|Figure 1: Fundus photograph (a) and fundus fluorescein angiogram (b) of the left eye showing angioid streaks (arrowhead) and choroidal neovascular membrane (arrow). Multiple comet tail lesions can be seen in the fundus photograph (c) and fundus fluorescein angiogram (d) of the retinal periphery. Fundus photograph (e) and fundus fluorescein angiogram (f) of the right eye showing angioid streaks and comet tail lesions|
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|Figure 2: Spectral.domain.optical coherence tomography of the right eye (a) showing normal foveal contour and left eye (b) showing choroidal neovascular membrane with intraretinal fluid|
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|Figure 3: Clinical photograph showing plucked chicken appearance on the lateral aspect of the neck (a) and the presence of multiple papules at the back of the neck (b) of the patient|
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|Figure 4: Histopathological features of pseudoxanthoma elasticum in cutaneous lesions: (a and b) fragmented elastic fibers (arrowhead) in the mid-dermis (H and E, ×10 and × 100), (c and d) fragmented elastic fibers with calcification and Alizarin red stain positive reactivity (×100 and × 200)|
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| Discussion|| |
Skin is usually the first organ to be involved in PXE with the appearance of small (1–5 mm), yellowish ivory papules in large flexor surfaces – sides of the neck, axillae, groin, and back of the knee. Similar skin changes can also be seen in Paget's disease, beta-thalassemia, and long-standing focal cutaneous elastosis. A diagnosis of PXE can only be confirmed by a skin biopsy showing fragmented and clustered calcified elastic tissues in the middle and lower dermis, which was done in our case and revealed the same.,, The ocular manifestations of the disease range from benign to vision-threatening complications. The first change usually appears in the form of pigment irregularities temporal to the fovea and is called Peau d'orange. It typically precedes angioid streaks by 1 to 8 years. Angioid streaks are breaks of the calcified and thickened Bruch's membrane. They are usually bilateral and surround the disc concentrically and radiate outward as brownish-gray irregular lines of varying width. Our case had the classic angioid streaks bilaterally. Secondary CNVM often develops in later stages of the disease due to fibrovascular ingrowth from the rim of angioid streaks. Our case had CNVM in one eye and was treated successfully with one injection of intravitreal bevacizumab, and BCVA improved to 20/30 in the left eye with no further recurrence of CNVM till the last follow-up. CNVM due to angioid streaks usually shows favorable outcome with anti-VEGF injection, as seen in our case also.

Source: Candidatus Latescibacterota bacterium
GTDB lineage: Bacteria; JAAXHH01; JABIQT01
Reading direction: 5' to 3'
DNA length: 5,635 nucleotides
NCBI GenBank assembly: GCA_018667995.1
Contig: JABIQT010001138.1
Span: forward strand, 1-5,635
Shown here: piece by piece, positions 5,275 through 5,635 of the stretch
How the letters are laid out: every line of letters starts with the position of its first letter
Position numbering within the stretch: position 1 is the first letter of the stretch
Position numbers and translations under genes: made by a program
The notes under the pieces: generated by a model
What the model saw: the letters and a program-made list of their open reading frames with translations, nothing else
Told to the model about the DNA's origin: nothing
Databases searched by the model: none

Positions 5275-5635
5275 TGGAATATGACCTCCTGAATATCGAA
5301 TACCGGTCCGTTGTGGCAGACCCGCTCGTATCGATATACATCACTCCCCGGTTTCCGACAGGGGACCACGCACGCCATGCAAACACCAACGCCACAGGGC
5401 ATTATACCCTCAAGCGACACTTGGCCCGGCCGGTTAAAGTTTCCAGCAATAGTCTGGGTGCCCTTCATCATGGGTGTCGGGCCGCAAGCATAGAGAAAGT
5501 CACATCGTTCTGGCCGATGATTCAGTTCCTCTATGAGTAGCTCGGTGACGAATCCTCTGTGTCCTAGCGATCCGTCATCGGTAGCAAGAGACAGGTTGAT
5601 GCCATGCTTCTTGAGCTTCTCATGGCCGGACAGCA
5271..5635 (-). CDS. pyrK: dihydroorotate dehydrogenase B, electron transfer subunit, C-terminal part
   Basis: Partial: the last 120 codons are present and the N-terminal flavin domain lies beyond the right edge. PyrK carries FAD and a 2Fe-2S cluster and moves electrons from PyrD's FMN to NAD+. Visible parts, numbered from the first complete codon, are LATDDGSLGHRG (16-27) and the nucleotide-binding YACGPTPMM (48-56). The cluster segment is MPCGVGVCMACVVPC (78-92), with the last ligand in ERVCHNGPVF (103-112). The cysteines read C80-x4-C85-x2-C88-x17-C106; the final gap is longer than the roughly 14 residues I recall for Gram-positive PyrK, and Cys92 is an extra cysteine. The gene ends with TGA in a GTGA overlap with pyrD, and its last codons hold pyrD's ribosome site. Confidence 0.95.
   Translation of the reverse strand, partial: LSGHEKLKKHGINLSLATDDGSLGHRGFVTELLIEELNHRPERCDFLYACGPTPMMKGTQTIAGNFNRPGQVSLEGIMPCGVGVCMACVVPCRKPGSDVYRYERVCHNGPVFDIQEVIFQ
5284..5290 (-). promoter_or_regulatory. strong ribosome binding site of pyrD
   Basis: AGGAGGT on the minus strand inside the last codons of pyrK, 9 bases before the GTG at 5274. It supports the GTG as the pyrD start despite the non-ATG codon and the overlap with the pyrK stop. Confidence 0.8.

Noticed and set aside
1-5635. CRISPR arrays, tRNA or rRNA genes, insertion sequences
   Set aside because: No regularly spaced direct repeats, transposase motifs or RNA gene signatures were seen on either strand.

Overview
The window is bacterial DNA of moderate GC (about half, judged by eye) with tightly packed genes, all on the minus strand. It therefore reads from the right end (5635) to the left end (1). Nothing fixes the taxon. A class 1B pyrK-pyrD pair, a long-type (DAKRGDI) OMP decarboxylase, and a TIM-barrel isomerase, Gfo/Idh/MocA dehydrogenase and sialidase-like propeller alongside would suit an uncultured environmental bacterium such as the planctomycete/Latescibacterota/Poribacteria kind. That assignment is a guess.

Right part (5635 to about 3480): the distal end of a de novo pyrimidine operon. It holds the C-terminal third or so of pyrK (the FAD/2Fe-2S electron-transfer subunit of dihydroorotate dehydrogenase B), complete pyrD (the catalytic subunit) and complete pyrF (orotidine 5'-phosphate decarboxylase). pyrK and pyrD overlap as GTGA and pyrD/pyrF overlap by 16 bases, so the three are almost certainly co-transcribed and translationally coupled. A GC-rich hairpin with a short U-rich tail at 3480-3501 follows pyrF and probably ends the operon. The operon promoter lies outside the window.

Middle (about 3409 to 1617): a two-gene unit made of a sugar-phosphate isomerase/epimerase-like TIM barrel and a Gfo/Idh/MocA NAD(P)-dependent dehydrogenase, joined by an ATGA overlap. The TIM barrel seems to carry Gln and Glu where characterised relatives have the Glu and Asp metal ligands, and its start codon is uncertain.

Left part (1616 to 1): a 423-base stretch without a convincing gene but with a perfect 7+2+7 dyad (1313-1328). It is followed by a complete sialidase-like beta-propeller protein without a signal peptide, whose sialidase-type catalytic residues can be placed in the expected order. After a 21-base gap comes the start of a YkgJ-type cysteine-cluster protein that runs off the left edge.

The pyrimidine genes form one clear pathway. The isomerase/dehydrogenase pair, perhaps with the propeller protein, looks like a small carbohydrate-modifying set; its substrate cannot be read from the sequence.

Another more specific ocular finding in patients with PXE is the presence of comet lesions – small chorioretinal atrophies, usually occurring in the mid-periphery, with a localized atrophy of the RPE pointing towards the posterior pole from the lesion, just like a comet's tail. All these features were seen in our case. They have been suggested to be a pathognomonic clinical feature of PXE and can appear earlier than other changes of the pigment epithelium. Other ocular associations for PXE include optic nerve head drusen and pattern dystrophy-like changes – none seen in our case.
As far as the systemic associations in PXE are concerned, the cardiovascular system is often affected – decreased peripheral pulse (25%), hypertension (22.5%), angina pectoris (19%), intermittent claudication (18%), and gastrointestinal hemorrhage (13%). None of these were, however, present in our case.
PXE is, thus, an inherited multisystem disorder with important ocular and systemic associations. Although angioid streaks are a striking ocular feature of this disease, comet tail lesions are more pathognomonic of PXE, while skin biopsy is the only confirmatory test easily available. There is a need for thorough systemic evaluation including skin and cardiovascular systems, documentation and biopsy of any skin lesions present for histopathological confirmation of diagnosis in all cases with ocular features of PXE.,, The clinical suspicion of PXE in our case is well supported by confirmatory skin lesion biopsy report, thereby ruling out any other mimicking clinical scenario. Although our patient did not have any cardiac problem at presentation, regular cardiovascular evaluation is advocated in all PXE patients to detect any abnormality at the earliest.
Declaration of patient consent
The authors certify that they have obtained all appropriate patient consent forms. In the form the patient (s) has/have given his/her/their consent for his/her/their images and other clinical information to be reported in the journal. The patients understand that their names and initials will not be published and due efforts will be made to conceal their identity, but anonymity cannot be guaranteed.
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Conflicts of interest
There are no conflicts of interest.
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[Figure 1], [Figure 2], [Figure 3], [Figure 4]